NASA’s Chandra Treats Astronomers To The Largest Group Of X-RAY Ring Echoes!

Astronomers have been treated to the brightest and largest group of X-Ray ring echoes by NASA’s Chandra X-ray Observatory. These are the brightest and the biggest ones astronomers have ever seen before and they are the link between determining how far the neutron star, that made these flares, really is.

NASA’s Chandra X-ray Observatory is a telescope specially designed to detect X-ray emission from very hot regions of the Universe such as exploded stars, clusters of galaxies, and matter around black holes. Because X-rays are absorbed by Earth’s atmosphere, Chandra must orbit above it, up to an altitude of 139,000 km (86,500 mi) in space. The Smithsonian’s Astrophysical Observatory in Cambridge, MA, hosts the Chandra X-ray Center which operates the satellite, processes the data, and distributes it to scientists around the world for analysis. The Center maintains an extensive public web site about the science results and an education program, as reported by Harvard.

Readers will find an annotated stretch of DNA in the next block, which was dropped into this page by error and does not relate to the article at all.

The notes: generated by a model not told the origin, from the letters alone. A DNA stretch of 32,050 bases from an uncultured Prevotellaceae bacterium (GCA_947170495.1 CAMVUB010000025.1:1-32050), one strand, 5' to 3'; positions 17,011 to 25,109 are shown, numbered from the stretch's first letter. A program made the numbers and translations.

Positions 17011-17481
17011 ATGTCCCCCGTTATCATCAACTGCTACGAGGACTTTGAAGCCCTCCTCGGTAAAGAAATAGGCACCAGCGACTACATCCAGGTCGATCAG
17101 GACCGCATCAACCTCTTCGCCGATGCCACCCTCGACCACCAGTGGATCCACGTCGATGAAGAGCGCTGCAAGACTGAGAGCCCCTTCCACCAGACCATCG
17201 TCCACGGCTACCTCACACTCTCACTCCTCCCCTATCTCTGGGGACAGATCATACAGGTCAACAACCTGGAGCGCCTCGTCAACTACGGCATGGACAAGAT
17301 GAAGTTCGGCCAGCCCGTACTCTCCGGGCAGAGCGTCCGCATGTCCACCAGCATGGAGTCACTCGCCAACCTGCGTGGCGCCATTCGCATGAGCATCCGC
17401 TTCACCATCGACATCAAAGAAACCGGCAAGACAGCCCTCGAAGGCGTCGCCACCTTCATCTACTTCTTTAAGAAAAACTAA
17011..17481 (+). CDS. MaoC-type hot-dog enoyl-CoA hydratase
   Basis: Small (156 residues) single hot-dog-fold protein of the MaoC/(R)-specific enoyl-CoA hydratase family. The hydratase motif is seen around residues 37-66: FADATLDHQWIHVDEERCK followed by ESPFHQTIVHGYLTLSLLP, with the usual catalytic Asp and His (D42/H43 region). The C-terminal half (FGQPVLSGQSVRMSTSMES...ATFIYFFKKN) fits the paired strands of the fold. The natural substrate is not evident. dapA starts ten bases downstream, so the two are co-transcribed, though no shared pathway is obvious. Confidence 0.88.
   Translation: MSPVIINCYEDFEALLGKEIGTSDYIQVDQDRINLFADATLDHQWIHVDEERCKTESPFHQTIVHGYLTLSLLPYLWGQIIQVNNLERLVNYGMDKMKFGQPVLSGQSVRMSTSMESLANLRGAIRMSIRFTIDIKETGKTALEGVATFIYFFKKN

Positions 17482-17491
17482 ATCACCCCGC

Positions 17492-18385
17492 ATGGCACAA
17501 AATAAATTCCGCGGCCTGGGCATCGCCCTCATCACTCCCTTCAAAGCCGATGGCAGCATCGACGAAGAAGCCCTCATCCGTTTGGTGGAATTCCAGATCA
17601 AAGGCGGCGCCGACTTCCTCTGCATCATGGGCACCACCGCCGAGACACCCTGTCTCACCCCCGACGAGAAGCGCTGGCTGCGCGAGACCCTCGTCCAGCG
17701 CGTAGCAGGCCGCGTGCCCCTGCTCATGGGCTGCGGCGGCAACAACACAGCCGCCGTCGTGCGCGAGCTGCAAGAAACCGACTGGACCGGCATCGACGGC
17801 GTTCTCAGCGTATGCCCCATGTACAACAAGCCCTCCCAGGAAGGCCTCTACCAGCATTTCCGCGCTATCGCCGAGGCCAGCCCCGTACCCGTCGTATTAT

The X-rays bounce off dust clouds, providing researchers with a tool to help gauge their distance from Earth.
The rings which belong to the double star system, Circinus X-1, is a system that consists of a regular star and a neutron star. Neutron stars are stars that are compressed by their supernova.

Scientists calculated the speed of the jets sent into space at a speed of 99.7% the speed of light. This kind of speed is seen by jets coming from black holes.

Dubbed as ‘Lord of the Rings’ by author Michael Burton of the University of New South Wales in Sydney, he also joked that this one has nothing to do with Sauron.

Leader of the study Sebastian Heinz of the University of Wisconsin in Madison said that it was really difficult to get accurate distance measurements in astronomy because only a handful of methods are available.

“But just as bats use sonar to triangulate their location, we can use the X-rays from Circinus X-1 to figure out exactly where it is,” Heinz said.

(For further information, you may check out the study published in The Astrophysical Journal)


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